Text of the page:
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2.1. Local and global monopoles and domain walls

Monopoles are yet another example of stable topological defects. Their formation stems from the fact that the vacuum expectation value of the symmetry breaking Higgs field has random orientations (<phia> pointing in different directions in group space) on scales greater than the horizon. One expects therefore to have a probability of order unity that a monopole configuration will result after the phase transition (cf. the Kibble mechanism). Thus, about one monopole per Hubble volume should arise and we have for the number density nmonop ~ 1 / H-3 ~ Tc6 / mP3, where Tc is the critical temperature and mP is Planck mass, when the transition occurs. We also know the entropy density at this temperature, s ~ Tc3, and so the monopole to entropy ratio is nmonop / s appeq 100 (Tc / mP)3. In the absence of non-adiabatic processes after monopole creation this constant ratio determines their present abundance. For the typical value Tc ~ 1014 GeV we have nmonop / s ~ 10-13. This estimate leads to a present Omegamonop h2 appeq 1011, for the superheavy monopoles mmonop appeq 1016 GeV that are created (6). This value contradicts standard cosmology and the presently most attractive way out seems to be to allow for an early period of inflation: the massive entropy production will hence lead to an exponential decrease of the initial nmonop / s ratio, yielding Omegamonop consistent with observations. (7) In summary, the broad-brush picture one has in mind is that of a mechanism that could solve the monopole problem by `weeping' these unwanted relics out of our sight, to scales much bigger than the one that will eventually become our present horizon today.

Note that these arguments do not apply for global monopoles as these (in the absence of gauge fields) possess long-range forces that lead to a decrease of their number in comoving coordinates. The large attractive force between global monopoles and antimonopoles leads to a high annihilation probability and hence monopole over-production does not take place. Simulations performed by Bennett & Rhie [1990] showed that global monopole evolution rapidly settles into a scale invariant regime with only a few monopoles per horizon volume at all times.

Given that global monopoles do not represent a danger for cosmology one may proceed in studying their observable consequences. The gravitational fields of global monopoles may lead to matter clustering and CMB anisotropies. Given an average number of monopoles per horizon of ~ 4, Bennett & Rhie [1990] estimate a scale invariant spectrum of fluctuations (deltarho / rho)H ~ 30 G eta2 at horizon crossing (8). In a subsequent paper they simulate the large-scale CMB anisotropies and, upon normalization with COBE-DMR, they get roughly G eta2 ~ 6 × 10-7 in agreement with a GUT energy scale eta [Bennett & Rhie, 1993]. However, as we will see in the CMB sections below, current estimates for the angular power spectrum of global defects do not match the most recent observations, their main problem being the lack of power on the degree angular scale once the spectrum is normalized to COBE on large scales.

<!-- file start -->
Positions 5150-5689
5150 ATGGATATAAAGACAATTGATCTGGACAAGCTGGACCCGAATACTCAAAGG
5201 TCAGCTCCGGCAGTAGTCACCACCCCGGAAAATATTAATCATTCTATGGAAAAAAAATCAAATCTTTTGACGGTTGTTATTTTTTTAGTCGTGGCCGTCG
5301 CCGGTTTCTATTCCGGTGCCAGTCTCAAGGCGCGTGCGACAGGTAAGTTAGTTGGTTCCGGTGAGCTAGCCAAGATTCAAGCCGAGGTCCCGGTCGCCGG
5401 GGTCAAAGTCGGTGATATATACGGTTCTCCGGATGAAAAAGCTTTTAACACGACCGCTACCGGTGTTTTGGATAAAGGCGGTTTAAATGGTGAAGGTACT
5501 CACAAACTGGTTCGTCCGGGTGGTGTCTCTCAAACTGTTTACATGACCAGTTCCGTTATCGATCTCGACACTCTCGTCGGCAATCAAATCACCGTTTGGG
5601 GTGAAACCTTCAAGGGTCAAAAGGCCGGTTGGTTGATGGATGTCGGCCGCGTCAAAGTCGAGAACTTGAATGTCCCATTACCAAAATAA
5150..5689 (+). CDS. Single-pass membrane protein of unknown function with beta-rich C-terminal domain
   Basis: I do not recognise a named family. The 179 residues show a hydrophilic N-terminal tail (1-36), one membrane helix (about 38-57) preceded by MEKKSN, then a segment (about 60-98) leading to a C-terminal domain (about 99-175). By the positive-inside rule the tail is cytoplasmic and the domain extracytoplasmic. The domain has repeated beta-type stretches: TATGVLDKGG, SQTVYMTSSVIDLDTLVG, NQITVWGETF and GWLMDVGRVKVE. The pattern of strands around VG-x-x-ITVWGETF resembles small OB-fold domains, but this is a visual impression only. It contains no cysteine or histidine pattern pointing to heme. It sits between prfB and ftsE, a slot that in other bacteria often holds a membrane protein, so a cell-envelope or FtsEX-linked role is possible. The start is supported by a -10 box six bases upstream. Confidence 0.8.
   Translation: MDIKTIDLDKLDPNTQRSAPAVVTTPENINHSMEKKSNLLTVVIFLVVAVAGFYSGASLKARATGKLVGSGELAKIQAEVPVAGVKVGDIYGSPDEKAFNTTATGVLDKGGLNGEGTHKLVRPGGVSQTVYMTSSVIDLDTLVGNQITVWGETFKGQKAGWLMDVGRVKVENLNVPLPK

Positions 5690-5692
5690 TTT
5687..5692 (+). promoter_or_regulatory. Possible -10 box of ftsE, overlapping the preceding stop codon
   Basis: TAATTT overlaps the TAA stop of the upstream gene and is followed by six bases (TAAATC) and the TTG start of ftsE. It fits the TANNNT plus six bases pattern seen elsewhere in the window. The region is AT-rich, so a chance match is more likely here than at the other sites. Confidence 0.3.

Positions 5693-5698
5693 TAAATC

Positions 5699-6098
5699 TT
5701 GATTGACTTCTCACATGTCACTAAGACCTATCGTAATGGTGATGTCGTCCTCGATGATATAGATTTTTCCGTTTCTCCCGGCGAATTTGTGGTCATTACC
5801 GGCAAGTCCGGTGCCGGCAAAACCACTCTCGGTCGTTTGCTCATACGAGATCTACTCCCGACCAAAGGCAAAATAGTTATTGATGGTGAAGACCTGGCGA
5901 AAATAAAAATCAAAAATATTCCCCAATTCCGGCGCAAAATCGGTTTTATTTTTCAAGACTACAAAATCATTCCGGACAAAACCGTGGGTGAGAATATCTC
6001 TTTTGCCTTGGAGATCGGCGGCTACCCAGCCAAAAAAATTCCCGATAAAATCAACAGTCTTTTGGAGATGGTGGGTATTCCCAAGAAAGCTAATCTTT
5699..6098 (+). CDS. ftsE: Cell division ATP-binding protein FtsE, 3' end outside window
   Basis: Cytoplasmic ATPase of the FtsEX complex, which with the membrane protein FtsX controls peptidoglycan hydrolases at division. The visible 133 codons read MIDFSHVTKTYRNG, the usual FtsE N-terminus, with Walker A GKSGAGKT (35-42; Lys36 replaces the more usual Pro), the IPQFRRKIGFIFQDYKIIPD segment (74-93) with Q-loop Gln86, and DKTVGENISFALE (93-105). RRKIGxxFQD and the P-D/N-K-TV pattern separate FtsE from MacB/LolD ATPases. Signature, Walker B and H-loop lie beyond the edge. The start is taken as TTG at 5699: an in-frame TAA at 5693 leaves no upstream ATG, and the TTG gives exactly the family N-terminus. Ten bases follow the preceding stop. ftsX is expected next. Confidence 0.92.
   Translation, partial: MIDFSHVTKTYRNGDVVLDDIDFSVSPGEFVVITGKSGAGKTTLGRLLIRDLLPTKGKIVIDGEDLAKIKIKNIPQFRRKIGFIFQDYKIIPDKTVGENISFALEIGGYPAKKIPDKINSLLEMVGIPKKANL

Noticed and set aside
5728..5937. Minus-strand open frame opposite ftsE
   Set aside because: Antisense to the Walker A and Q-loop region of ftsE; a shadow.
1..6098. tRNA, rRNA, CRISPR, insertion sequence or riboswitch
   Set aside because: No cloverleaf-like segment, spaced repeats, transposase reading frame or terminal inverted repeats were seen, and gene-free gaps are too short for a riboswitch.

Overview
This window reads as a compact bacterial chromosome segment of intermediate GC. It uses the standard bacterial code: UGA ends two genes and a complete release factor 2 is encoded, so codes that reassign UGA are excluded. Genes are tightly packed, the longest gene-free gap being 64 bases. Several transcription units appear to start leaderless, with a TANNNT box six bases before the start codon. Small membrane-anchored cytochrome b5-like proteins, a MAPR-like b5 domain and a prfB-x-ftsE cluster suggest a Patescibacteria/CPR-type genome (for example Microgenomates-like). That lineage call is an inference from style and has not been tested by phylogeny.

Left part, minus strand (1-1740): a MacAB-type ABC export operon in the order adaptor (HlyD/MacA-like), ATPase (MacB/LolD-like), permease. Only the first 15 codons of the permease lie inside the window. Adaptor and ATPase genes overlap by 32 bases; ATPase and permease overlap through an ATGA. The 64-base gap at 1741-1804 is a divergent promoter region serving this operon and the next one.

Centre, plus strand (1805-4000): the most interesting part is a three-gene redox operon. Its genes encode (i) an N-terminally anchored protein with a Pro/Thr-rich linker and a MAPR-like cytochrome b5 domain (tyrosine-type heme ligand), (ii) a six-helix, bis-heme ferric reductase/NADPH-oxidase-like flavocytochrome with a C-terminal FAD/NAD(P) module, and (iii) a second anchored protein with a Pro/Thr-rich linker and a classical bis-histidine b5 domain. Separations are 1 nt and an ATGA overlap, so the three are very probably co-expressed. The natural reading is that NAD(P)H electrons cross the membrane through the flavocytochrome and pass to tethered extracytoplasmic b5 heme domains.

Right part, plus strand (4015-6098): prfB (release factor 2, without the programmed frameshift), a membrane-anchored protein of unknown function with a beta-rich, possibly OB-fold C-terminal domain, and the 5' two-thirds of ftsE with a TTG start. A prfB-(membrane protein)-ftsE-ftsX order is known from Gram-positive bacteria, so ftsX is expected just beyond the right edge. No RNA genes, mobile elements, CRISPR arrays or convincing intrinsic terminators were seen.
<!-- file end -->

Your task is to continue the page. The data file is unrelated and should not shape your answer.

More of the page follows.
Let us concentrate now on domain walls, and briefly try to show why they are not welcome in any cosmological context (at least in the simple version we here consider - there is always room for more complicated (and contrived) models). If the symmetry breaking pattern is appropriate at least one domain wall per horizon volume will be formed. The mass per unit surface of these two-dimensional objects is given by ~ lambda1/2 eta3, where lambda as usual is the coupling constant in the symmetry breaking potential for the Higgs field. Domain walls are generally horizon-sized and therefore their mass is given by ~ lambda1/2 eta3 H-2. This implies a mass energy density roughly given by rhoDW ~ eta3 t-1 and we may readily see now how the problem arises: the critical density goes as rhocrit ~ t-2 which implies OmegaDW(t) ~ (eta / mP)2 etat. Taking a typical GUT value for eta we get OmegaDW(t ~ 10-35sec) ~ 1 already at the time of the phase transition. It is not hard to imagine that today this will be at variance with observations; in fact we get OmegaDW(t ~ 1018sec) ~ 1052. This indicates that models where domain walls are produced are tightly constrained, and the general feeling is that it is best to avoid them altogether [see Kolb & Turner, 1990 for further details; see also Dvali et al., 1998, Pogosian & Vachaspati,2000 (9) and Alexander et al., 1999 for an alternative solution].

6 These are the actual figures for a gauge SU(5) GUT second-order phase transition. Preskill [1979] has shown that in this case monopole antimonopole annihilation is not effective to reduce their abundance. Guth & Weinberg [1983] did the case for a first-order phase transition and drew qualitatively similar conclusions regarding the excess of monopoles. Back.

7 The inflationary expansion reaches an end in the so-called reheating process, when the enormous vacuum energy driving inflation is transferred to coherent oscillations of the inflaton field. These oscillations will in turn be damped by the creation of light particles (e.g., via preheating) whose final fate is to thermalise and reheat the universe. Back.

8 The spectrum of density fluctuations on smaller scales has also been computed. They normalize the spectrum at 8 h-1 Mpc and agreement with observations lead them to assume that galaxies are clustered more strongly than the overall mass density, this implying a `biasing' of a few [see Bennett, Rhie & Weinberg, 1993 for details]. Back.

9 Animations of monopoles colliding with domain walls can be found in `LEP' page at Back.

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